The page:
BMC suspects two dengue deaths in Mumbai in September
The identities of the deceased have not been disclosed as municipal health officials are in the process of collecting information on the cases.mumbai Updated: Sep 14, 2016 01:38 IST
Two suspected dengue deaths were reported between September 1 and 13 in the city, said a civic official on Tuesday. However, the identities of the deceased have not been disclosed as municipal health officials are in the process of collecting information on the cases. The first dengue death this year was reported in January.
With parts of the state receiving intermittent rainfall over the past few months, there has been a rise in mosquito-borne diseases such as dengue and malaria. Dr Pradeep Awate, state surveillance officer, said that 2,572 cases of dengue and 450 cases of chikungunya have been reported in the state so far. “Most of the dengue cases were reported from Kolhapur and Nashik. Till August this year, only two dengue-related deaths were reported across the state,” he said.
“This year, there has been a rise in chikungunya cases, most of which were reported from rural areas of Pune. However, there have not been any deaths,” he said.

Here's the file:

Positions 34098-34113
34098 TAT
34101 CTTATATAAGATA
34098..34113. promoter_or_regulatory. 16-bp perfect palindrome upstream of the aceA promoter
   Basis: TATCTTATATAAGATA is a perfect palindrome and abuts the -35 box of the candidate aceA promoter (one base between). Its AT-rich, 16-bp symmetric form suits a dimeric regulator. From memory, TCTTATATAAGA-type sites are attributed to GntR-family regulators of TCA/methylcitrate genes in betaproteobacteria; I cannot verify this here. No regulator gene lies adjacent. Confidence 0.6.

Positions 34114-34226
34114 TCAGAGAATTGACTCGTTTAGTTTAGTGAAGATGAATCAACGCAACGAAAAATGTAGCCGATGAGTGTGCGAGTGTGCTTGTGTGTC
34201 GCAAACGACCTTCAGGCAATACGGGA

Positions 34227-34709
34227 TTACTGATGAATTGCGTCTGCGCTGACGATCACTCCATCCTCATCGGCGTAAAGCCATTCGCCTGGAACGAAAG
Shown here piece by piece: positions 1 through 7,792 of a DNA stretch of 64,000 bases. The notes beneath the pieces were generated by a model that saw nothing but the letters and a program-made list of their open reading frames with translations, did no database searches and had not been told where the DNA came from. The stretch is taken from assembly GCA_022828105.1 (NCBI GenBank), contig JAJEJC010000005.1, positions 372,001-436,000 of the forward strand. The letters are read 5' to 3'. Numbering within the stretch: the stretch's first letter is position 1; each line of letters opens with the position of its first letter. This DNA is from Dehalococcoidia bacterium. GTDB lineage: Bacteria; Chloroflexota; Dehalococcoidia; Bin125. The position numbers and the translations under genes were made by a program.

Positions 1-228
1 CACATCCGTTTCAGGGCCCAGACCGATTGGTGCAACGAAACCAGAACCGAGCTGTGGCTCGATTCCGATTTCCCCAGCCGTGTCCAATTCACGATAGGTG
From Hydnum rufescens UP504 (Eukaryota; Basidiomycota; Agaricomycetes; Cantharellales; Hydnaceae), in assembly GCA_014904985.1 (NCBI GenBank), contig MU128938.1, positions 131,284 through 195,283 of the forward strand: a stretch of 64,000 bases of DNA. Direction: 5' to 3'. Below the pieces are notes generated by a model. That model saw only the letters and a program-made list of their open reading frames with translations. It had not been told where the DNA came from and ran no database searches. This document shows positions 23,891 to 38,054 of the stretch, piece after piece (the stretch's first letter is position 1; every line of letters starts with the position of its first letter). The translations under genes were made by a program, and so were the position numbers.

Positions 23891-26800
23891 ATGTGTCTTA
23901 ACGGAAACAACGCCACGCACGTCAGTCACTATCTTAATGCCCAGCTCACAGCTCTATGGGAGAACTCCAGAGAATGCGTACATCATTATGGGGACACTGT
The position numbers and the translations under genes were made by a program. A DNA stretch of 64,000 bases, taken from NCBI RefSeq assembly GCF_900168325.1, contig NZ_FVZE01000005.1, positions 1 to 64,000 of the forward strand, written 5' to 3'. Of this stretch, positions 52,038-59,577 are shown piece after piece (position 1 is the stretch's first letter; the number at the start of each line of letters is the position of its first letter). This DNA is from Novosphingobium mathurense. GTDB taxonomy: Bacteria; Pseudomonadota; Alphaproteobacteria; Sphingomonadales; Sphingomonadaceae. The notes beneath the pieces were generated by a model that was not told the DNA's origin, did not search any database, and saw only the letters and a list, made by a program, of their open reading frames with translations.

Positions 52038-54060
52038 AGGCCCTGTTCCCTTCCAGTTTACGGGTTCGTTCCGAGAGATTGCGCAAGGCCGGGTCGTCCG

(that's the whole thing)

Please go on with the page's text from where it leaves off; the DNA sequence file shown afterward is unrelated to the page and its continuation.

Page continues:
Dr Padmaja Keskar, the city’s executive health officer, said that mosquito-breeding proliferates during August and September as pools of stagnant rainwater are formed. In August, 103 dengue and 1,010 malaria cases were reported across civic hospitals in Mumbai.
“Aedes mosquitoes, which are carriers of the dengue virus, attack during the day. People need to exercise caution and watch out for mosquito breeding in and around their houses,” said Keskar.
The civic body’s insecticide department claims to have destroyed 6,977 mosquito-breeding sites between June and August 2016, according to the department’s report.
“In slums, mosquito-breeding sites were found mainly in drums outside their shanties, which collect rainwater. The second-most common breeding sites were in tins and bottles,” said Rajan Naringrekar, insecticide officer, Brihanmumbai Municipal Corporation.
“In buildings, we usually find mosquito-breeding sites in defrost trays (behind refrigerators), flower pots and plastic boxes,” he said.